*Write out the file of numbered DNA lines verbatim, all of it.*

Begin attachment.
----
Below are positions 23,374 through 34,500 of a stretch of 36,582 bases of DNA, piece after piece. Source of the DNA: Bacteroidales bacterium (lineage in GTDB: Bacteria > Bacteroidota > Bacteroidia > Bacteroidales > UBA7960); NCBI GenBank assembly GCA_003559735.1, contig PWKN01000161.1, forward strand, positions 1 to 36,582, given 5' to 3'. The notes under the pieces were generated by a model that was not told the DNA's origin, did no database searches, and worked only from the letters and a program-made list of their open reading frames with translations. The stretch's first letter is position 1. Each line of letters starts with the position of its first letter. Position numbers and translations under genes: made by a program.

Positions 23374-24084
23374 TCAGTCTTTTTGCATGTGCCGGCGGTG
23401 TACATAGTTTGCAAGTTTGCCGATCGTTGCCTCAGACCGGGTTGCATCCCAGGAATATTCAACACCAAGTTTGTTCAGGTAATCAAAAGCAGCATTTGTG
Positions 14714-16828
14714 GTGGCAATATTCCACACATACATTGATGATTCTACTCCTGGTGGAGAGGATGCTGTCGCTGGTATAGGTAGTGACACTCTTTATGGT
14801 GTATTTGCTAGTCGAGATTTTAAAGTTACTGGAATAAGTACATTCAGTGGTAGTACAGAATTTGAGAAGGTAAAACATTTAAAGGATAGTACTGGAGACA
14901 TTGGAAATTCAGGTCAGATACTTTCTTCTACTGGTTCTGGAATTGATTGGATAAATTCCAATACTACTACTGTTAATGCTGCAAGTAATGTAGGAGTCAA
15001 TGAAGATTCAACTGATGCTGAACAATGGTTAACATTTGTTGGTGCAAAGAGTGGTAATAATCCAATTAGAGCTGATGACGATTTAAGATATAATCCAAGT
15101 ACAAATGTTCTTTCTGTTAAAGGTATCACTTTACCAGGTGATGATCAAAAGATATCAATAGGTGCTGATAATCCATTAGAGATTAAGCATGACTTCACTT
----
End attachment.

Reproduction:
Below are positions 23,374 through 34,500 of a stretch of 36,582 bases of DNA, piece after piece. Source of the DNA: Bacteroidales bacterium (lineage in GTDB: Bacteria > Bacteroidota > Bacteroidia > Bacteroidales > UBA7960); NCBI GenBank assembly GCA_003559735.1, contig PWKN01000161.1, forward strand, positions 1 to 36,582, given 5' to 3'. The notes under the pieces were generated by a model that was not told the DNA's origin, did no database searches, and worked only from the letters and a program-made list of their open reading frames with translations. The stretch's first letter is position 1. Each line of letters starts with the position of its first letter. Position numbers and translations under genes: made by a program.

Positions 23374-24084
23374 TCAGTCTTTTTGCATGTGCCGGCGGTG
23401 TACATAGTTTGCAAGTTTGCCGATCGTTGCCTCAGACCGGGTTGCATCCCAGGAATATTCAACACCAAGTTTGTTCAGGTAATCAAAAGCAGCATTTGTG
Positions 14714-16828
14714 GTGGCAATATTCCACACATACATTGATGATTCTACTCCTGGTGGAGAGGATGCTGTCGCTGGTATAGGTAGTGACACTCTTTATGGT
14801 GTATTTGCTAGTCGAGATTTTAAAGTTACTGGAATAAGTACATTCAGTGGTAGTACAGAATTTGAGAAGGTAAAACATTTAAAGGATAGTACTGGAGACA
14901 TTGGAAATTCAGGTCAGATACTTTCTTCTACTGGTTCTGGAATTGATTGGATAAATTCCAATACTACTACTGTTAATGCTGCAAGTAATGTAGGAGTCAA
15001 TGAAGATTCAACTGATGCTGAACAATGGTTAACATTTGTTGGTGCAAAGAGTGGTAATAATCCAATTAGAGCTGATGACGATTTAAGATATAATCCAAGT
15101 ACAAATGTTCTTTCTGTTAAAGGTATCACTTTACCAGGTGATGATCAAAAGATATCAATAGGTGCTGATAATCCATTAGAGATTAAGCATGACTTCACTT